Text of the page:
I think I’m almost finally done sharing activities to review absolute value, opposite, reciprocal, and opposite reciprocal. This was a new skill addition this year, so I had to start from scratch with making review activities!
To understand my rationale for this activity, you kinda need to know what my SBG quiz for this skill looked like. The quiz was in two sections. Here’s the first section:
I decided I wanted students to practice this, but I didn’t want to just give them practice problems. I wanted them to roll dice to determine their practice problems.
So, I set to making stuff to make this happen.
MATH = LOVE RECOMMENDS…
I cannot imagine teaching math without my dry erase pockets! They instantly make any activity more engaging and save me countless hours at the copy machine since I can use the same class sets of copies year after year.
Here are my current go-to recommendations:
If you are looking to save a bit of money, you can also pick up a package of 11 x 17 sheet protectors for a much cheaper price! They won’t be quite as durable, but students can still write and erase with their dry erase markers.
Once each group had a dry erase template, dice, and deck of roll a number cards, it was time to start.
Roll a die. This will determine which box you will start with.
Set your die on the appropriate number so your teacher can more easily check your work later!
Flip over the top card from your deck of dice/number cards.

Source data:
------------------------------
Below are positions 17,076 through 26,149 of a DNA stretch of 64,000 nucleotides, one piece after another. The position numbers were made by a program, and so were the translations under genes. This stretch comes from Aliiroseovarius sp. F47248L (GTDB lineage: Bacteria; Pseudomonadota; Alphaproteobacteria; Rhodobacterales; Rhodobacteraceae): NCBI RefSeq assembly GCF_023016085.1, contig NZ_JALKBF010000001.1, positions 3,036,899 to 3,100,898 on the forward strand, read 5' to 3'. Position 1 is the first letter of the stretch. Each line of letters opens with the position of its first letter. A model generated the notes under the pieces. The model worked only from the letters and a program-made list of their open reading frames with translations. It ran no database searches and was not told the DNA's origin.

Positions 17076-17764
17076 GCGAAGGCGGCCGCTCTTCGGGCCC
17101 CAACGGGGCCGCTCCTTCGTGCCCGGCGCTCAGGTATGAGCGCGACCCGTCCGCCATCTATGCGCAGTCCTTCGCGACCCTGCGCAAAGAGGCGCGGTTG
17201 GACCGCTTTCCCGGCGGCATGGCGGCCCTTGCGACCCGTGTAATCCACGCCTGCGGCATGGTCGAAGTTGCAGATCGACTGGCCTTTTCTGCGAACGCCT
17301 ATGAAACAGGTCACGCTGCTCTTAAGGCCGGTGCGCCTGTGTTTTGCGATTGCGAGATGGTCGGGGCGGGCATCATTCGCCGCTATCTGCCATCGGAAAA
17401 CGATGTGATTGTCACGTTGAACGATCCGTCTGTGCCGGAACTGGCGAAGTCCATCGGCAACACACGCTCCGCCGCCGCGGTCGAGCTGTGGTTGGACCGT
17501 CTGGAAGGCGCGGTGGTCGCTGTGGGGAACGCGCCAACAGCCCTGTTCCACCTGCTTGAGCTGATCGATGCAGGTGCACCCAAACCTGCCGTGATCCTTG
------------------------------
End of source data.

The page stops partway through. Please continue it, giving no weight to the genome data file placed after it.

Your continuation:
Place this card in the cell of the table that corresponds to the number you rolled on the die earlier. If students rolled a six, I got to choose one for them!
The number of boxes on your card tells you the number of additional dice that must be rolled. In my case, two!
Place the dice in the empty boxes to form a number.
If you weren’t lucky enough to roll a 1 and get the original number, it’s now time to figure out the original number. Be careful here. If you mess this up, there’s a good chance you’ll mess up the entire problem!
Now that I know the original number, I can easily find the absolute value!
I can also find the reciprocal.
And the opposite reciprocal.
Once the boxes are all filled out, it’s time to raise your hand and have your teacher check your answers.
There is one flaw in the activity that I did have to warn students about. It is possible to roll a 2 for absolute value and draw a negative dice card. Eek!
We talked about this possibility and the importance of changing the card to a positive (easy thanks to lamination)!
This activity gave my students lots of practice and led to lots of great conversations. There were many misconceptions that ended up surfacing that had to be dealt with.
Here are some action shots: